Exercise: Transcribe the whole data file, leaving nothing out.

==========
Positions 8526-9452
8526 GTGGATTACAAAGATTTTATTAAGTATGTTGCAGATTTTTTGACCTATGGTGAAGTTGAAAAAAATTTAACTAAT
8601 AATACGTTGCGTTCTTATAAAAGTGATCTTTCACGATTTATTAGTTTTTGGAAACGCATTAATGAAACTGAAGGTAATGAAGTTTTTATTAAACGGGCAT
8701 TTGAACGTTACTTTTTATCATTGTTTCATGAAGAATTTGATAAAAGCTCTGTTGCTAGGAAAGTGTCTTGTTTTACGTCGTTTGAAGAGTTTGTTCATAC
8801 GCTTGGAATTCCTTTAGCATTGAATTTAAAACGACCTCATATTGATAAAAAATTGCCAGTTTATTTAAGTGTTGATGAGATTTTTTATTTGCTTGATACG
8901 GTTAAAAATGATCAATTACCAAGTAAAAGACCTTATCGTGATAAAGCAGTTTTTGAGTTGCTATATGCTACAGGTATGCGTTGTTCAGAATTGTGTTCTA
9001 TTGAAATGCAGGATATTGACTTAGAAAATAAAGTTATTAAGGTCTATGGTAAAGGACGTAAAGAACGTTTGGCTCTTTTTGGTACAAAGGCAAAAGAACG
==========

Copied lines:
Positions 8526-9452
8526 GTGGATTACAAAGATTTTATTAAGTATGTTGCAGATTTTTTGACCTATGGTGAAGTTGAAAAAAATTTAACTAAT
8601 AATACGTTGCGTTCTTATAAAAGTGATCTTTCACGATTTATTAGTTTTTGGAAACGCATTAATGAAACTGAAGGTAATGAAGTTTTTATTAAACGGGCAT
8701 TTGAACGTTACTTTTTATCATTGTTTCATGAAGAATTTGATAAAAGCTCTGTTGCTAGGAAAGTGTCTTGTTTTACGTCGTTTGAAGAGTTTGTTCATAC
8801 GCTTGGAATTCCTTTAGCATTGAATTTAAAACGACCTCATATTGATAAAAAATTGCCAGTTTATTTAAGTGTTGATGAGATTTTTTATTTGCTTGATACG
8901 GTTAAAAATGATCAATTACCAAGTAAAAGACCTTATCGTGATAAAGCAGTTTTTGAGTTGCTATATGCTACAGGTATGCGTTGTTCAGAATTGTGTTCTA
9001 TTGAAATGCAGGATATTGACTTAGAAAATAAAGTTATTAAGGTCTATGGTAAAGGACGTAAAGAACGTTTGGCTCTTTTTGGTACAAAGGCAAAAGAACG